Free to play Unlimited carries with it a lot of nervous anticipation — current players still have no idea if their community is going to be bombarded and possibly ripped apart from a huge influx of mouth-breathing (this means something when every group uses voice chat) nitwits, or if their community will grow beyond their wildest dreams and give Turbine more motivation to further developing the game.

So here’s to Unlimited, may its future be considerably brighter than its past.

Check out these hugely hefty release notes!

Mind Yer Manners

As a corollary to the last post, I just wanted to add — make sure to really thank people in game when they go out of their way to help you out.  None of this abbreviated “ty” nonsense — a properly spelled “thank you” is the bare minimum acceptable for this reponse.  If they made your day or obviously went to a lot of personal trouble to give you a hand, then I think it’s appropriate to express gratitude through a note or by telling them why you appreciated what they did (“Thank you for the help taming this pet, I’m really going to love leveling him!”).

Or perhaps do the whole “pay it forward” thing — help someone else the way you were helped, and as a result, make the entire game a better place to be.

Helping Others vs. Helping Yourself

aynrandtotsI know we always like to come off as perfect people, but I hope that I’m honest enough to share the not-so-great parts about me from time to time.  And I’ll be honest in this: sometimes I just don’t want to help you out in game, because it does nothing for me.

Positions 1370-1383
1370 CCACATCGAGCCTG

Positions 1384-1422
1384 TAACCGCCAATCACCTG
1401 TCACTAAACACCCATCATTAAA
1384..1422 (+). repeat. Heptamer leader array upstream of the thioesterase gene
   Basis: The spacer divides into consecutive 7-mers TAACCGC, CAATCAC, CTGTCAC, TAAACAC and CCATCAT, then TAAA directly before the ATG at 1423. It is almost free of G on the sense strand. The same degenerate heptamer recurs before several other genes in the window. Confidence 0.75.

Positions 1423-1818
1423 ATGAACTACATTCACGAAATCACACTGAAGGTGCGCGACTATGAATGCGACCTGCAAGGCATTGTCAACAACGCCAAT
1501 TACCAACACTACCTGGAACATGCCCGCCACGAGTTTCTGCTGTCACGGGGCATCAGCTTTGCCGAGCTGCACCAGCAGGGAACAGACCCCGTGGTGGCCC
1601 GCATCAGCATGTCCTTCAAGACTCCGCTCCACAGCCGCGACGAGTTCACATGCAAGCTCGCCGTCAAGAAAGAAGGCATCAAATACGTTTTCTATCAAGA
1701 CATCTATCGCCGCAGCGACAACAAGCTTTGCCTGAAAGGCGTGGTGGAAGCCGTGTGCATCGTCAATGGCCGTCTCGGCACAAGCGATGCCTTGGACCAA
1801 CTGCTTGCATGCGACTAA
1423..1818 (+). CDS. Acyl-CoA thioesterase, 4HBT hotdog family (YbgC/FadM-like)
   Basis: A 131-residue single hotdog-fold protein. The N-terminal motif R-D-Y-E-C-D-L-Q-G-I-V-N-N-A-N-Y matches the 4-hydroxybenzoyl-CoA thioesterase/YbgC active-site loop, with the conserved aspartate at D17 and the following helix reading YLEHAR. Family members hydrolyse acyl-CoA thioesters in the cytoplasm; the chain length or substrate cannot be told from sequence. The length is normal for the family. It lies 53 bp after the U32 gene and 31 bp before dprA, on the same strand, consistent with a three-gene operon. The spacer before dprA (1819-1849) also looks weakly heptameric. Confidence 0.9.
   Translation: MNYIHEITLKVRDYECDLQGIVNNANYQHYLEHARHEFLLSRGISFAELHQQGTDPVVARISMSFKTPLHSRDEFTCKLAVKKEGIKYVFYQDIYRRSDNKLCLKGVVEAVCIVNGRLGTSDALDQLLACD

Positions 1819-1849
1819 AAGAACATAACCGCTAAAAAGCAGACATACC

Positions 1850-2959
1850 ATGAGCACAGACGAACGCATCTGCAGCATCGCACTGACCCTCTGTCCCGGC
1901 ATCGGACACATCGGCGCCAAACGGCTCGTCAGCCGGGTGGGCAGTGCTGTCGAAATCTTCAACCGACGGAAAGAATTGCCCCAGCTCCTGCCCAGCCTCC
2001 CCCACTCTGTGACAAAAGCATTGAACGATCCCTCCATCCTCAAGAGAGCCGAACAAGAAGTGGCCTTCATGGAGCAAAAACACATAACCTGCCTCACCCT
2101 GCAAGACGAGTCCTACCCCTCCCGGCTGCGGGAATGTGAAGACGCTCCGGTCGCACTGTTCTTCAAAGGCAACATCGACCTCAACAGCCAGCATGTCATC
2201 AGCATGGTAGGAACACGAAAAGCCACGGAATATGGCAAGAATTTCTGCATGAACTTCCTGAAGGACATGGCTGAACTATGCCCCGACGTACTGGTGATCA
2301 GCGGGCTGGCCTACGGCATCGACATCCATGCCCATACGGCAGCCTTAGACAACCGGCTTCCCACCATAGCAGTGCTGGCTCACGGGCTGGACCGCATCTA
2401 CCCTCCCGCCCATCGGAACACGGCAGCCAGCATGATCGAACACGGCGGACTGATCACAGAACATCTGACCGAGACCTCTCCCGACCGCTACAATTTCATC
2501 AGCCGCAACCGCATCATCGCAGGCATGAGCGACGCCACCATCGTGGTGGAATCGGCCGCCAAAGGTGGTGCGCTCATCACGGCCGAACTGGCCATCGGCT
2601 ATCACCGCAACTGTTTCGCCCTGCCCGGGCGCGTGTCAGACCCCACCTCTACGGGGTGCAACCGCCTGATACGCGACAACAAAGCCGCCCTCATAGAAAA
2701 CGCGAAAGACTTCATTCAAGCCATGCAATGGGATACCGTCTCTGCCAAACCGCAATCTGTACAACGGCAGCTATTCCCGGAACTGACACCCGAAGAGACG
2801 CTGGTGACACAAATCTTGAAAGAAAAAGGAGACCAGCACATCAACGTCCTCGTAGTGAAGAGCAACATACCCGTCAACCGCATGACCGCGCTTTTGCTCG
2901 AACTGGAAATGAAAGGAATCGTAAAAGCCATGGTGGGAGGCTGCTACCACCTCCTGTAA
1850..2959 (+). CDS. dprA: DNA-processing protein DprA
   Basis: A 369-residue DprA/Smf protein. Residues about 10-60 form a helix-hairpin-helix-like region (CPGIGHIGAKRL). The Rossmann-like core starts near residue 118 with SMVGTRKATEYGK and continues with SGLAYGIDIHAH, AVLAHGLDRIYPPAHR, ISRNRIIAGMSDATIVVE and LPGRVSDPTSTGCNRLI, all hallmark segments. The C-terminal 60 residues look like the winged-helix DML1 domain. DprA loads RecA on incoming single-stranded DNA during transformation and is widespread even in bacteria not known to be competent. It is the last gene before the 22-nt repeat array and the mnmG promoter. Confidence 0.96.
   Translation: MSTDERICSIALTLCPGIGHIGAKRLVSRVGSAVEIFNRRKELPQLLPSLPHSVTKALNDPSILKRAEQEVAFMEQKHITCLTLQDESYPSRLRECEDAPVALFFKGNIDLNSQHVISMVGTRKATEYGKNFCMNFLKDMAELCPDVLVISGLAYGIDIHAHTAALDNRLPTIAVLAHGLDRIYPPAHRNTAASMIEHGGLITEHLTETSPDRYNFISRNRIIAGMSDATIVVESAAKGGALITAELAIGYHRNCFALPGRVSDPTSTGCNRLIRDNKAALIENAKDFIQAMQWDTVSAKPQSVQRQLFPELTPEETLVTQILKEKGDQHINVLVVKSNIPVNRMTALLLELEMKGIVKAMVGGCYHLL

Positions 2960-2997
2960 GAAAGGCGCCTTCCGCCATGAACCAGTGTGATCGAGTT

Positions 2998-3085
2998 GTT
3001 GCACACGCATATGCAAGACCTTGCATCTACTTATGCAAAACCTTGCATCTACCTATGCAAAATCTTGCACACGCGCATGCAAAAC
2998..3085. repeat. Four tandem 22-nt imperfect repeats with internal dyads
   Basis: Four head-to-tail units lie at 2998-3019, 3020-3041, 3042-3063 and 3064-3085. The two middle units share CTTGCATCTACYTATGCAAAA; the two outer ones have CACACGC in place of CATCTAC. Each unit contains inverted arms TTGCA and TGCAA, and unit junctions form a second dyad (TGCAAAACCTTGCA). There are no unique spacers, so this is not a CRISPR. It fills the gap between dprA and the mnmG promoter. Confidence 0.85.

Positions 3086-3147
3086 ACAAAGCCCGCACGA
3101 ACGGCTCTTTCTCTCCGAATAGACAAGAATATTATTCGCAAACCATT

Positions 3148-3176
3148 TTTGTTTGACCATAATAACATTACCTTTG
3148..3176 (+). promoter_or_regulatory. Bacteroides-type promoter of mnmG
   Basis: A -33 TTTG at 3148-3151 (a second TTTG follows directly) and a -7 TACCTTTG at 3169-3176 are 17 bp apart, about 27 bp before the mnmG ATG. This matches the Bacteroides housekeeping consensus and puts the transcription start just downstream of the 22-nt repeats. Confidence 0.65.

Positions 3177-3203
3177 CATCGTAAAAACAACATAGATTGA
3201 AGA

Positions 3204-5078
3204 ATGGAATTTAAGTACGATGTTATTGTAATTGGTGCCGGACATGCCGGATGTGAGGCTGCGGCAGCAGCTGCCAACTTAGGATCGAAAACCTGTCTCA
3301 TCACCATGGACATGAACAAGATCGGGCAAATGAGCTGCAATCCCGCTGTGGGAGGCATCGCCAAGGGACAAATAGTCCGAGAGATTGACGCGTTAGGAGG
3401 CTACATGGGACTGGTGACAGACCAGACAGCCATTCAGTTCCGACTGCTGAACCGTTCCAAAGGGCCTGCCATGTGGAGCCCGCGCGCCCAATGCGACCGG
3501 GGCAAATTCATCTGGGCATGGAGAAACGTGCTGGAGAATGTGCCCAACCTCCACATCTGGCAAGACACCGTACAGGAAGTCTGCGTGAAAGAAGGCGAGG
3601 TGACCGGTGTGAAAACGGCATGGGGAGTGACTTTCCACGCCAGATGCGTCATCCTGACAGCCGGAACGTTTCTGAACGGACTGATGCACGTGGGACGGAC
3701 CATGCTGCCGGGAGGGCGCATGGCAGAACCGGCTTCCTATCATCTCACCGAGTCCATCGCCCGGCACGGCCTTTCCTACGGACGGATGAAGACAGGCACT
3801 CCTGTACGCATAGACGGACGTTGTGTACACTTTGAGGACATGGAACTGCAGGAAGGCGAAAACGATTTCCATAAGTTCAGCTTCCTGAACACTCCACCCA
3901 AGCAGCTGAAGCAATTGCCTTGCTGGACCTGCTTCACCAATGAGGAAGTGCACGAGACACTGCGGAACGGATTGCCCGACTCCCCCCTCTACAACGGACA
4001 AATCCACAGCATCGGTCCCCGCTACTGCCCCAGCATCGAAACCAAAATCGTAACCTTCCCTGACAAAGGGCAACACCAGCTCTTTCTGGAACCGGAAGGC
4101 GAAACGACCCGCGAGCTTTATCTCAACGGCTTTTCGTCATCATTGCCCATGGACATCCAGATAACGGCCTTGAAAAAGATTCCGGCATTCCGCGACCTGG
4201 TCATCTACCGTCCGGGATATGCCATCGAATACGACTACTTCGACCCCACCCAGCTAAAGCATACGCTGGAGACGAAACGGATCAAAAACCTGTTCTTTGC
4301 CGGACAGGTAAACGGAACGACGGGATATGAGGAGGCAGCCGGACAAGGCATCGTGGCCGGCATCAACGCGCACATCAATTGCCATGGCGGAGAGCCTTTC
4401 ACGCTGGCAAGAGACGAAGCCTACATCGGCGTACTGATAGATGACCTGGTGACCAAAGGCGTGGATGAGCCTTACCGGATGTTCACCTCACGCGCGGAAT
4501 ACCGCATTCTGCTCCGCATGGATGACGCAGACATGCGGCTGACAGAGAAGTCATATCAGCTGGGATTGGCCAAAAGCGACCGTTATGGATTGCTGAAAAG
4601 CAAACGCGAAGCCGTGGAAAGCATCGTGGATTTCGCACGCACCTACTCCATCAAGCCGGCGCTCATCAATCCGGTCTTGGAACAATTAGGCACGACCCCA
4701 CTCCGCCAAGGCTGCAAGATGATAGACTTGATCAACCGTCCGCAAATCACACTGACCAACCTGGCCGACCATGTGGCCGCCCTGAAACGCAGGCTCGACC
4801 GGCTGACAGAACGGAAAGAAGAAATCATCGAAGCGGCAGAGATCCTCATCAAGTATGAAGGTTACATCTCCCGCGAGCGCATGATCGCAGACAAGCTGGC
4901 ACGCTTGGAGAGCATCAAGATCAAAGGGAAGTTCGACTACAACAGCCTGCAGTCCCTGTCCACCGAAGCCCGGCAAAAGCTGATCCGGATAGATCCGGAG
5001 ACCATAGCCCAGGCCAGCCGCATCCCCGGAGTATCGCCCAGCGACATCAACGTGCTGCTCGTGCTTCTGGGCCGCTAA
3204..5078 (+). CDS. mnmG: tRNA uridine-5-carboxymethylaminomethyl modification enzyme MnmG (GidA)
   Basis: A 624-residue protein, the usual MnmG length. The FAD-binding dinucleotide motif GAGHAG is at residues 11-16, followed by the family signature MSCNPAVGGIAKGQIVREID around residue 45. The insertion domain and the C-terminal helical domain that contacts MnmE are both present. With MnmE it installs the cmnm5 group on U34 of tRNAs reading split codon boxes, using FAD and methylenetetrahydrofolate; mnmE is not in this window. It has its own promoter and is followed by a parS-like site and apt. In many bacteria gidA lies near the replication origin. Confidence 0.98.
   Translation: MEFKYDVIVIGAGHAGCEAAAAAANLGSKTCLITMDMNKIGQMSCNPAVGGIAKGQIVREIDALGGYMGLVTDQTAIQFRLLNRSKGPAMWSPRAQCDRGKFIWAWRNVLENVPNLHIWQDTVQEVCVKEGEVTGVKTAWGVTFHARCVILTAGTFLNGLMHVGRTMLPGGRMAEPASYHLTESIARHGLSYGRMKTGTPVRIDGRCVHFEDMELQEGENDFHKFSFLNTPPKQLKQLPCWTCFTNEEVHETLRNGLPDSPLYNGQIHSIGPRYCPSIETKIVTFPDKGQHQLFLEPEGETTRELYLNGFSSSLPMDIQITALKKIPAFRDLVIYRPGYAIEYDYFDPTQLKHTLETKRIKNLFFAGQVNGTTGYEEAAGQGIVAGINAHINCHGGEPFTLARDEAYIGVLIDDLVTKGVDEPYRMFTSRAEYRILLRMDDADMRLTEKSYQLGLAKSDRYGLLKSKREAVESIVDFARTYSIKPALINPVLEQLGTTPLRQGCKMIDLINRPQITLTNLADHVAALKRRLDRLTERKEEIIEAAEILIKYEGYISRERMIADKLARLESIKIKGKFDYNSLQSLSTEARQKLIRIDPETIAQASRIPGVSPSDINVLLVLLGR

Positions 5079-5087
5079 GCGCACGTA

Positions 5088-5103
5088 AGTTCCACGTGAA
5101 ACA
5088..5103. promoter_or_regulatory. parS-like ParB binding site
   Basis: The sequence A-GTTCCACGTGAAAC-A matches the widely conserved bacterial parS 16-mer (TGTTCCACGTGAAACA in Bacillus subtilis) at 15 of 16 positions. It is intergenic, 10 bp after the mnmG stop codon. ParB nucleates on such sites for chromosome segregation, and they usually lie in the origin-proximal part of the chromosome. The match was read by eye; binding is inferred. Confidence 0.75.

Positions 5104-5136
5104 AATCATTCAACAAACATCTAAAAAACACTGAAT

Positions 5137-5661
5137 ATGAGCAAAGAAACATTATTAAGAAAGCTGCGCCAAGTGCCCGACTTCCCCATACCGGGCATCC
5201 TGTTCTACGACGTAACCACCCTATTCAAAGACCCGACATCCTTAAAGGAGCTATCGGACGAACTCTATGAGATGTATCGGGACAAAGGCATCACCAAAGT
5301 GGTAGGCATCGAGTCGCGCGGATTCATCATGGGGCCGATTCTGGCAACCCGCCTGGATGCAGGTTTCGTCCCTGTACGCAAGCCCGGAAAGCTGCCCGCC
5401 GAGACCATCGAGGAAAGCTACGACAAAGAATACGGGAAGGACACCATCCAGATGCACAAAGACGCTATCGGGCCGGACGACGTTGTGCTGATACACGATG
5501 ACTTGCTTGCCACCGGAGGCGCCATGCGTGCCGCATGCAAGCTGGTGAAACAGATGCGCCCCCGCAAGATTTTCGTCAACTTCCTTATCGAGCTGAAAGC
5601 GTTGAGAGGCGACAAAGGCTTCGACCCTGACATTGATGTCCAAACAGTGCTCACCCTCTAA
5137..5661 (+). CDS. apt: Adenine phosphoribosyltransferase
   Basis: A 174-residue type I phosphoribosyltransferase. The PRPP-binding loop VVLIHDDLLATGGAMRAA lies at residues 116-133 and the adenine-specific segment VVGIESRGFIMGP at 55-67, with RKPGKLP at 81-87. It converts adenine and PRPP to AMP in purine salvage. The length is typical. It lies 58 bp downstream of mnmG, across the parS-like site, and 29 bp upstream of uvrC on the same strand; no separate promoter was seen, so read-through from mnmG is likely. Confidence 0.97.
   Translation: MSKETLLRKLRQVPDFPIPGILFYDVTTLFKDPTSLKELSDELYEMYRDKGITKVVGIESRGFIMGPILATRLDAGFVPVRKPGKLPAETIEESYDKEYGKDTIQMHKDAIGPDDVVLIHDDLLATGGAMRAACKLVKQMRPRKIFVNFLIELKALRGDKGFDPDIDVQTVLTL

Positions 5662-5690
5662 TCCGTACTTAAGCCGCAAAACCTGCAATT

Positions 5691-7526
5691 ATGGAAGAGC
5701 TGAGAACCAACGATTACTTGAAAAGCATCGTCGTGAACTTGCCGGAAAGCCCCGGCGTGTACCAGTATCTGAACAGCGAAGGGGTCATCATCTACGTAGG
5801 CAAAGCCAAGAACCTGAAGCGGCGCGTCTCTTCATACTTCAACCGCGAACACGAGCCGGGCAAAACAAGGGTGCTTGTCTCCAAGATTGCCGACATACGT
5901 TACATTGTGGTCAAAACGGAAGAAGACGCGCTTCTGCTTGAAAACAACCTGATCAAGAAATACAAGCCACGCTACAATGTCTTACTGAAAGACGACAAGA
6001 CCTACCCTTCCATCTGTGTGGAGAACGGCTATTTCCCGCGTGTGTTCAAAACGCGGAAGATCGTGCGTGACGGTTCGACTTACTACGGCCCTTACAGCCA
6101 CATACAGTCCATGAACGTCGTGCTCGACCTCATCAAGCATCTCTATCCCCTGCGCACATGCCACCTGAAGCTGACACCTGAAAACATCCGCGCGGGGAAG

Ack!  How horrible is that?  How selfish, self-centered… pretty much the opposite of everything I strive to be in my daily life.  It’s almost as if I started drinking a tall glass of Ayn Rand in the morning or something.  And really, in games I don’t tend to be like that either — if a friend asks for a helping hand, or if a stranger needs a tip or a quick assist on a mission, sure, I have no problem with that.  Part of MMOs is being tied into the social scene, and you give as well as take.

But every once in a while, well, there comes a time that someone asks for help and my brain does a quick calculation — how much time will it take to do that?  If they’re asking for a two-hour dungeon run, well, that is an askance worth pondering.